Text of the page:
Previous 5k-ish runs:

  • 5/11, in Wisconsin. Distance – 3.16 mi. Time – 34:28
  • 5/19, Sunday morning run along the river. Distance – 3.38 mi. Time – 39:11
  • 5/22, my first Marathon Sports Run Group outing. Distance – 3.5 mi. Time 38: 12
  • 5/29, Marathon Sports Run Group. Distance – 3.45 mi. Time – 39:00
  • 6/5, Marathon Sports Run Group. Distance – 3.43 mi. Time – 38:15

My runs typically got longer in June because on June 30th, a great group of friends and I ran the City Sports Back in the Day 10k in Porter Square. (So I was training!) This was such an incredible experience for me. My Healthworks trainer, Jason, created this amazing running plan for me to follow in June and I pretty much stuck with it. I put in all this hard work and then at the end of the month was able to run 6.2 miles! That’s the longest distance I’ve ever run! And do you know how incredible it is to see your friends standing around the halfway mark with an encouraging sign, a bottle of water, and high fives all around? (Indescribably incredible!) This was definitely one of my top five highlights for the year, absolutely.

Some of us ran, some of us cheered, but we all conquered!
Some of us ran, some of us cheered, but we all conquered!

Oh, I ran those 6.2 miles in 1:12:35. I’ll take it.

So this tangent leads us back to last night. Now that I’ve run a 10k, I know I can run a 5k, no problem. So I signed up for the Camp Harbor View Harborthon 5k. (It’s another workout fundraiser!) The race was great – organized so well, great volunteers, beautiful location. There was an incredible group of sponsors for this race (lots of delicious post-race craft beer and food from b.good) and an awesome group of runners. The group was smaller this year due to the rain — maybe just two or three hundred people, but that just made us so much more awesome!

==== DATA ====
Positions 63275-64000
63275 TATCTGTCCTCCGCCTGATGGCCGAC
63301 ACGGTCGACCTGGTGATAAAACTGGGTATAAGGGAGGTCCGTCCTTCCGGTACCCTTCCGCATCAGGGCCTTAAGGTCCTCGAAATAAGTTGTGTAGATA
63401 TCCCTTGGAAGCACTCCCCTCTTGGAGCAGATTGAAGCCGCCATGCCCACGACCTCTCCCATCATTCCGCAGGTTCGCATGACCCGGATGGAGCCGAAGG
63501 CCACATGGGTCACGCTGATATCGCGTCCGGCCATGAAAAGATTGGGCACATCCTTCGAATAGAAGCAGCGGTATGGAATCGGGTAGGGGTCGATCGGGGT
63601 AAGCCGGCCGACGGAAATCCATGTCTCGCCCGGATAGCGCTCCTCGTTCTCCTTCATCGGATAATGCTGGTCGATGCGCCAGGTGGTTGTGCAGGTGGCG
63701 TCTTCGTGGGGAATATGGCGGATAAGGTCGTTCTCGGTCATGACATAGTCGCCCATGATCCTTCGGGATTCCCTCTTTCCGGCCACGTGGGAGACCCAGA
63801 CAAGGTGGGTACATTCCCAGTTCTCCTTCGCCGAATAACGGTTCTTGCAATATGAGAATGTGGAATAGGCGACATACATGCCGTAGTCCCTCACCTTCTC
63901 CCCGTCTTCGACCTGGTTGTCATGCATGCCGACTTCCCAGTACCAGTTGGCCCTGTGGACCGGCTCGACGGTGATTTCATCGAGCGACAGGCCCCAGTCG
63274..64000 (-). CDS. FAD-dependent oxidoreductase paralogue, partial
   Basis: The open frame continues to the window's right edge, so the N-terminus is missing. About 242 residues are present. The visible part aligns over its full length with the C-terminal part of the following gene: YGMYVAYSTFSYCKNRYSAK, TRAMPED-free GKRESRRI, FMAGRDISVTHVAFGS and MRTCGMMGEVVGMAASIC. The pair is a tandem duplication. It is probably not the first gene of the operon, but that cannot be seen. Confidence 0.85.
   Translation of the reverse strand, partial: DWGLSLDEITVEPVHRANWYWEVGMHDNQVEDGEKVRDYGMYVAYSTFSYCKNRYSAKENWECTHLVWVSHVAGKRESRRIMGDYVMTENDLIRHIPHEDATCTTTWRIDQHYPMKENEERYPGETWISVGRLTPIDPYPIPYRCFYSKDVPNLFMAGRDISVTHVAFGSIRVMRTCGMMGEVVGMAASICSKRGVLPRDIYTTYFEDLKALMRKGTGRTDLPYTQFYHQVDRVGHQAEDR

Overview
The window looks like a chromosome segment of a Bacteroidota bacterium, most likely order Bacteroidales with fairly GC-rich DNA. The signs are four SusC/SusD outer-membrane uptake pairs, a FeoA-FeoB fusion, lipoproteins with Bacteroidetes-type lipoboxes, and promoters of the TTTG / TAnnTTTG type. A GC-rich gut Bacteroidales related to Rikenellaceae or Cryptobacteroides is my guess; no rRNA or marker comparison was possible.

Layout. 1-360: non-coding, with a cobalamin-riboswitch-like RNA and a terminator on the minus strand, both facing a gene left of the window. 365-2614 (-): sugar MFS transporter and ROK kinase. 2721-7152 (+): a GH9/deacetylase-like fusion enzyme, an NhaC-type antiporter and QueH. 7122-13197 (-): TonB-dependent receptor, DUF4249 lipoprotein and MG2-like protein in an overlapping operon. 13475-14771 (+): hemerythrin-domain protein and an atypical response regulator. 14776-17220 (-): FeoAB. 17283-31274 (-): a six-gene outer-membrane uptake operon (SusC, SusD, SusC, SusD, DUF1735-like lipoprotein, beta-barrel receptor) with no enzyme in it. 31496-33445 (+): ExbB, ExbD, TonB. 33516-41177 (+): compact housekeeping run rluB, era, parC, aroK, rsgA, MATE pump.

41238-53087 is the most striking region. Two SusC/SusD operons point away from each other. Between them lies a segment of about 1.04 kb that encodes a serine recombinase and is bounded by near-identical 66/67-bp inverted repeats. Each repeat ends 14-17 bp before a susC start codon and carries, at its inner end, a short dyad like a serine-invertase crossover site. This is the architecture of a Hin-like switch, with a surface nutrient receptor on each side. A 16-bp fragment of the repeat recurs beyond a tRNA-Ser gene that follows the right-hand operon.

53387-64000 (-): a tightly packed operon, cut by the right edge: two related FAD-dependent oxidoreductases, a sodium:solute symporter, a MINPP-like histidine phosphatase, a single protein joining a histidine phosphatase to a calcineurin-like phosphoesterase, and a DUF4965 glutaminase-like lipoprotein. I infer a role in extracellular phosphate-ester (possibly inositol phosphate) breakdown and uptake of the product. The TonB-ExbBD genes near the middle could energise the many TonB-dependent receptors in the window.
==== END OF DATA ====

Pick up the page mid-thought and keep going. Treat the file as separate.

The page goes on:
Camp Harbor View began in 2007 as a summer camp for Boston teens (ages 11-14). The founders began with an initial goal of raising $10 million over 25 years, and have already raised $46 million! I’m so glad I powered through the rain deterrent and went out there – here’s another organization I’m ready to really invest some time in to support. A handful of the campers were there volunteering, and every “thank you for running” I heard was a little pinch to the heart. Real people benefit from the fact that I ran a race yesterday – and that you supported that effort. In just a few days of fundraising, my friends and family contributed $265 to this wonderful cause (you can still donate here until 8/1). That feels better than any post-run endorphin-rush. Thank you all so much!

So, I can add another run to the list above.

  • July 25th, Camp Harbor View Harborthon 5k. Distance – 3.1 mi. Time – 33:15

Last night’s pace was 10:43, which is the best pace I’ve had since I started running again in May. This is just barely true though. I went on a 5.5 mi run on 6/19 that had a 10:45 pace – so I know I can do better with only 3.1 miles. This race serves as my baseline for my next three-month project: Run a Faster 5k. I’ll spend the next three months focusing on cutting time off my pace for this distance. Then, I’ll run another official 5k in late October or early November to compare. Lucky me – I have a trainer who runs who can help me really push through this.